Will Detroit's Rental Car Hell Ever End?
During the salad days of my college career, I had the dubious pleasure of working as a car jockey for one of the major rental car companies. My minimum wage foray into the automotive industry offered few perks– aside from its modest contributions to my then-favorite charity (the Collegiate Beer Fund) and the opportunity to study physics and engineering (handbrake turns, and engines on the wrong side of redline). Little did I know that this humble McJob would also give me unique insight into the Big 2.5's ailments.
More than a few years have passed since I surrendered the keys to my part-time fleet job. Yet when business travel puts me behind the wheel of today’s rental pods, I soon discover that the names have changed but the song remains the same.
You don’t have to be a car guy to know that rental vehicles showcase technologies that more competitive automakers refer to in the past tense. These sleds remain more committed to their “traditional values” of thrift, thrift and thrift than a coupon clipping service.
That’s because fleet operators take a less sentimental approach to car ownership than Joe and Jane Sixpack. In particular, the Hertz-Avis-Budget-National cabal demands wheels that can be acquired cheaply and delivered in large quantities. (About one of every eight new cars sold last year found its first home in a rental lot.)
Constrained by their high inventory costs and low margins, fleet operators are not particularly inclined to pay extra for innovative features. Driving intangibles– handling, ergonomic pleasure, haptic excellence, etc. — don’t translate into higher rental rates. Good enough is good enough.
But is it? With the Big 2.5 teetering at the abyss, the mainstream press has finally discovered what those inside the auto industry have long understood: much of our domestic auto production is destined for wholesale dumping, knee-capping their retail business.
How’s this for a snapshot? In 2005, the Big 2.5 commanded 81% of the 2.1 million-unit US rental car market. Sixty percent of Malibus, 55% of Impalas, 42% of G6’s, and 34% of Cobalts moved during the first half of the 2006 model year were enlisted into fleet duty, while only 13% of Camrys and Corollas, and a mere 1% of Accords and Civics, succumbed to the same fate.
Many pundits are directing their wrath towards one specific aspect of fleet sales, namely their low margins. They repeat this mantra endlessly, despite an abundance of Wall Street stalwarts (e.g. Wal-Mart) who've made low-margin enterprises into an art form. The analysts singularly fail to grasp the fact that the impulse to accommodate the fleet buyers’ product requirements poses the greater threat to a potential Detroit recovery.
In that sense, GM, FoMoCo and DCX have been unfairly accused of being out of touch with their customers’ needs. It would be more accurate to fault them for understanding their customers too well. The domestic automakers have excelled in providing their largest customers with precisely the sorts of frills-free, bargain-priced blandmobiles that the large fleet buyers require.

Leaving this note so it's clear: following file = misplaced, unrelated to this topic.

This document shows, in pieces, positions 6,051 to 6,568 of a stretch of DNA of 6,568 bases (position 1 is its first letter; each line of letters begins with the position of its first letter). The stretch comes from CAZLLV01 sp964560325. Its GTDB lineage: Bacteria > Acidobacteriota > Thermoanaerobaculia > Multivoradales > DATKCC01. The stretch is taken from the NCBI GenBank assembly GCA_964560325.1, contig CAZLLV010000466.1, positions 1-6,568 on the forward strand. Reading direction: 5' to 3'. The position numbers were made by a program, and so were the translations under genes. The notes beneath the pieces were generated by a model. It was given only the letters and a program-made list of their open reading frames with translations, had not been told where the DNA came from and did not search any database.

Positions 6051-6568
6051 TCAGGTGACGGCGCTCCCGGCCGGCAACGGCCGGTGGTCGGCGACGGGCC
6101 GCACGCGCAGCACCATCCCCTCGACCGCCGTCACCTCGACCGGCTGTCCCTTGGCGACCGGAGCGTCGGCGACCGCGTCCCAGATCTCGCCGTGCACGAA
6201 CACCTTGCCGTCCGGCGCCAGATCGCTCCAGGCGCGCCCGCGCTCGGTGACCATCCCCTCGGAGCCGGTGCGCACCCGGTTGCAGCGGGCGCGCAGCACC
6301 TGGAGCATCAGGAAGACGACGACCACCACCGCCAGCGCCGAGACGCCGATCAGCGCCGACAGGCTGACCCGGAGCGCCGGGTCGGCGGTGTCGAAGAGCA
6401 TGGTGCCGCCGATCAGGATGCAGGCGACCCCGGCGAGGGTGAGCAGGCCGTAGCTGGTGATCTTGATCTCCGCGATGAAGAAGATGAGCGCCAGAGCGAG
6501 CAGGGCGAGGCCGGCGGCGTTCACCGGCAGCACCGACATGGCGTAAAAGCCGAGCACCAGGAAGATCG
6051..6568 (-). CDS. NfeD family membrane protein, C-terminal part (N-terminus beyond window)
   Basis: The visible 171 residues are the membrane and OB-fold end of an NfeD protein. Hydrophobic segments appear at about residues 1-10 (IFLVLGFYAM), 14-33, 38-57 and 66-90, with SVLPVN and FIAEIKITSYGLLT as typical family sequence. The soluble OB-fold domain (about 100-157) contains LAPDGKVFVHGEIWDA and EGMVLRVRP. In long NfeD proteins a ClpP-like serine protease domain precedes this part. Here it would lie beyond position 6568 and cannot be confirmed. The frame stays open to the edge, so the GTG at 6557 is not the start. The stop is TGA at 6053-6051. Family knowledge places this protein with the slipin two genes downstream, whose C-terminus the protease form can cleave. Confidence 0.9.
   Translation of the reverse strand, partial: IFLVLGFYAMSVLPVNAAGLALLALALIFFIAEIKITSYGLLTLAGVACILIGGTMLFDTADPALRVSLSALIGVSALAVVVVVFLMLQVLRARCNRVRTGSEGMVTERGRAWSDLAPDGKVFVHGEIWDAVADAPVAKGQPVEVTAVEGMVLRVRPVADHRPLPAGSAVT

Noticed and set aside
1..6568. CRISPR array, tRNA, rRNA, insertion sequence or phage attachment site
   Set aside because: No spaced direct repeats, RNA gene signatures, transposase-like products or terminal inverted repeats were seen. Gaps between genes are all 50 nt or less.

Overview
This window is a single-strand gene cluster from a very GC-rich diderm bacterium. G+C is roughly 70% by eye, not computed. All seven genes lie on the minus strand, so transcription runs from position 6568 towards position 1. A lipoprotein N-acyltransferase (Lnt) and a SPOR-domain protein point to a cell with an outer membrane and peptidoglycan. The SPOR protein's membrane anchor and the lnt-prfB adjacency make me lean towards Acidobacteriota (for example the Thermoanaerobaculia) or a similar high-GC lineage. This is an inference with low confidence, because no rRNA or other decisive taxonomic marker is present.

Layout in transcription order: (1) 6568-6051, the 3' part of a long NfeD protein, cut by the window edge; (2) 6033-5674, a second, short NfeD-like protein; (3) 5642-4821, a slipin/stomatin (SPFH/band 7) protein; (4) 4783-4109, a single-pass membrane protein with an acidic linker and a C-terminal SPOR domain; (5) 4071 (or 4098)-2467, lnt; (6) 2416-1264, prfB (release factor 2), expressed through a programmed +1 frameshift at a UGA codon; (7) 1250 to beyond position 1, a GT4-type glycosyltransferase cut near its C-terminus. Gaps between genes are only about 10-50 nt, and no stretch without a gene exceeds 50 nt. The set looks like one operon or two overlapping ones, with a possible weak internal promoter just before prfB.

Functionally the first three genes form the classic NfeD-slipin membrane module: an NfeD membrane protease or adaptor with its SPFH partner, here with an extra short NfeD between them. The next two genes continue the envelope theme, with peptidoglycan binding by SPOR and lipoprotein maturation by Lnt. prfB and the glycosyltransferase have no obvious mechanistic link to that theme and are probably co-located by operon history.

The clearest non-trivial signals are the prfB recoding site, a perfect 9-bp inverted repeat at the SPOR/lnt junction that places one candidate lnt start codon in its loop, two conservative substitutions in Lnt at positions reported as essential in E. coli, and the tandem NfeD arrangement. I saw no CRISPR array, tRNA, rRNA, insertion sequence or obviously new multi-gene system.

As Supreme Commander of the Fleet, Rick Wagoner would do well to spend some time in the trenches with the “We Try Harder” team. There he would encounter the wheezing fruits of his labors, as GM products struggle up steep inclines and slog through real-world traffic.
Perhaps he’d appreciate that epiphany that must be experienced by many a hapless rental customer (read: average middle-class retail car buyers) who departs the return lot, looking forward to jumping into their own staid but steady Camcord.
GM has committed to reducing its rental fleet in the first half of this year alone by 120k units. At a briefing on Ford's 2007 sales outlook yesterday, Ford spokesmodel George Pipas told reporters that the automaker's sales would fall 40 percent in January, driven by a 60 percent decline in sales to car rental agencies. While the new Sebring tells us that DCX hasn't kicked the habit, declining sales means it's only a matter of time before they follow suit.
But the numbers are still huge. Ford, for example, will sell 700k rental units this year (down from 900k). More to the point, simply reducing the quantity of fleet sales isn't enough. They are merely symptomatic of the disease. Rather, the cars themselves need to be fundamentally redesigned, built to precisely match the unique tastes and proclivities of American retail customers, while eschewing the low-budget design dictates of the fleets.
The Big Two Point Five must also avoid the temptation to chase what promises to be the Next Big Disaster: the peddling of Euro-market designs to US consumers who prefer sedans crafted for their tastes.
If Toyota’s and Honda’s US market success and Ford’s frequent missteps with the “world car” concept teach us anything, it’s that automakers who succeed in both the US and abroad must satisfy two very different markets. The rental fleets isn't one of them.
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